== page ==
- NHS to sell £2bn of land to build 26,000 houses

- Nurse training grants to be replaced with loans and cap on nurse student numbers removed

- £2bn to be saved from the drugs bill by reducing wastage (£1 billion) and bulk buying (£1 billion). SOCIAL CARE

- NHS and social care to continue to be integrated with only integration plans having access to funding through the £1.5bn (by 2020) Better Care Fund

- The government will integrate health and social care services by 2020 - each part of the country will develop plans for this by 2017

- Councils to be able to precept an additional 2% on council tax bills for social care – central government grant to be abolished

- The government will consult on options to fully fund local authorities’ public health spending from their retained business rates receipts, as part of the move towards 100% business rate retention.

Thousands of CET points still remain pending, says GOC.

November 2015

The GOC is today reminding registrants to accept their pending CET points in MyCET if they are to count for the 2013-15 CET cycle.

Some 33,202 points remain pending in MyCET, waiting for registrants to accept them.

Many of those registrants have not yet met their requirements for the 2013-15 CET cycle and will be putting their registration at risk if they do not gain and accept sufficient points by 31 December 2015.

Registrants who have already met their requirements are not allowed to ‘save’ the points for the next cycle.

Marcus Dye, GOC Head of Education and Standards, said: “Requiring practitioners to accept CET points is vital to ensure that providers have not made errors in uploading them to the system. It also allows practitioners to write reflection statements about their learning and in some cases to choose whether their points count towards a speciality or general points target. "

“Registrants must accept all outstanding points before the end of the CET cycle on 31 December 2015 or they will not count – and those who have not accepted their full quota of points are at risk of being removed from the register and being unable to practise.”

There are still 5,192 registrants, around a quarter of fully-qualified registrants, who need to meet their CET requirements before the deadline.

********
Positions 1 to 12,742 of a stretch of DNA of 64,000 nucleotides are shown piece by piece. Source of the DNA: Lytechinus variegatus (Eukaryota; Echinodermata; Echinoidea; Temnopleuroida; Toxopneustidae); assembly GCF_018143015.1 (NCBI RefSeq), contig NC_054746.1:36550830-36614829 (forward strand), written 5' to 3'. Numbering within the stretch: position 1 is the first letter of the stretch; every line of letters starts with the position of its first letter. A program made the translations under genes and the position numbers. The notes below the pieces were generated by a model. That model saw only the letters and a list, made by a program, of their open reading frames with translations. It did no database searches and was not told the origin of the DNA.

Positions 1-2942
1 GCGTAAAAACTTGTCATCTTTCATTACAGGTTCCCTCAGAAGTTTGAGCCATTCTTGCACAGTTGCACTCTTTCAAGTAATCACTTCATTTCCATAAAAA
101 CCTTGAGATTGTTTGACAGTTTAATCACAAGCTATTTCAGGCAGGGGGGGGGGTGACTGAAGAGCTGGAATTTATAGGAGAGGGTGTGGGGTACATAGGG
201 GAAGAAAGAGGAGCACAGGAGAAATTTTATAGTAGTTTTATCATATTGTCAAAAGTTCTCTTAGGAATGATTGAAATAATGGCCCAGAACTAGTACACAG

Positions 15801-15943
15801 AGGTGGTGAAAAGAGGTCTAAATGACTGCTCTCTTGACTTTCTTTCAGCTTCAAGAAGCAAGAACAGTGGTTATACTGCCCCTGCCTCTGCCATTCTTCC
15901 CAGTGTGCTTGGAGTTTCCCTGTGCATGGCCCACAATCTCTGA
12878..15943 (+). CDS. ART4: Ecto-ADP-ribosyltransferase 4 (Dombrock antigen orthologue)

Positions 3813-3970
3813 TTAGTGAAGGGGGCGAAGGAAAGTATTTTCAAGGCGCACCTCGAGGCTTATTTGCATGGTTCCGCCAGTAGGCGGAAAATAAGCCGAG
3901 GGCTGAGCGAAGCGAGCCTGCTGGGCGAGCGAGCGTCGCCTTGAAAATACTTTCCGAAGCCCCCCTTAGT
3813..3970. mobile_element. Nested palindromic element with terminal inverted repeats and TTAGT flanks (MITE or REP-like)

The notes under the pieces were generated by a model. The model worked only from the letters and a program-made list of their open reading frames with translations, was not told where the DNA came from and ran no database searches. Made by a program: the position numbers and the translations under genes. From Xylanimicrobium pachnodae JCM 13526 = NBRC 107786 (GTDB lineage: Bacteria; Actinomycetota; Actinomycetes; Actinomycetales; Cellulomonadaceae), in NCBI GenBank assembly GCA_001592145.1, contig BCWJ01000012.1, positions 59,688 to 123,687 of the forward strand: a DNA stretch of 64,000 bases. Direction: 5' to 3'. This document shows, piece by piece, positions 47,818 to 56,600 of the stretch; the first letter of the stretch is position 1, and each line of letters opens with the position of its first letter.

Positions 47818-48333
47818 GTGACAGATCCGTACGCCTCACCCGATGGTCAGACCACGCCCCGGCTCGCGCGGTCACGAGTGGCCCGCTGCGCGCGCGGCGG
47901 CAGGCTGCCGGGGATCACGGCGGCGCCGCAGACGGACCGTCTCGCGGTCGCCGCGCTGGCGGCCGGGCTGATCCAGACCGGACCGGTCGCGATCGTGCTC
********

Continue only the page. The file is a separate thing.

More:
While some of these simply have to log into MyCET to accept points, others still need to complete more learning.

Most registrants will need to get 36 points across the 2013-15 CET cycle. At least half of those points must be by interactive learning methods. They must also conduct CET in each relevant competency area, and optometrists and contact lens opticians must take part in a peer review session.

Bedford sees new era in practice ethos.

November 2015

The grand opening of optometrist Jude Edwards’ new practice in Bedford was an opportunity to share his excitement with the local community.


HEALTHY U, is designed to be much more than a place for eye examinations and specs, believes Jude, who has been planning his new business for two years -

“Being an independent I have had free reign to put all my ideas into practice and am looking to change the mould of High Street eye care: clinical excellence linked to education, with plenty of co-operation with other healthcare providers,” he said.

He is investing for the future, with a Heidelberg Engineering SPECTRALIS to build business around the management and monitoring of patients with chronic conditions.

“The SPECTRALIS fits in well with the modern design of the practice and the way we are aiming to catch conditions early and monitor patients with a family history of glaucoma or AMD. The 4D capability of the SPECTRALIS is wonderful for this. I went on a course at Heidelberg in Hemel Hempstead and instantly fell in love with the technology – it fits in very well with our business.”


Jude is committed to the technology, offering free SPECTRALIS Eye Health Checks throughout the open day, along with lunch and mocktails.

Visitors also heard Emily Malbon of Heidelberg Engineering speaking about the benefits of the SPECTRALIS Eye Health Check.

The 2,000 sq foot practice is in the upmarket St Peter Street area and so Jude is optimistic about footfall for the new venture. He won’t be leaving anything to chance, though, as the former Specsavers franchisee has a clear plan of action.

The lounge doubles up as a 20 seat seminar room and Jude will be drawing on his experience as a writer and presenter of many optical lectures to educate patients.

No less than nine 40” TV screens around the practice are set to entertain and educate patients at every turn.

“I aim to have the best selection of children’s frames in Bedford, and to make children very welcome with their own area with children’s seating, magnetic puzzle wall, and cartoons on TV. I’ll be running lectures for mums with tots telling them the key milestones for their children’s vision and what to look out for. The seminar room will also be very useful for regular diabetic and AMD talks,” he said.

Jude, who qualified 14 years ago at Anglia Ruskin as an optometrist, is also a qualified nurse, dispensing optician and contact lens practitioner.

Despite several other Bedford practices Jude is not concerned about competition –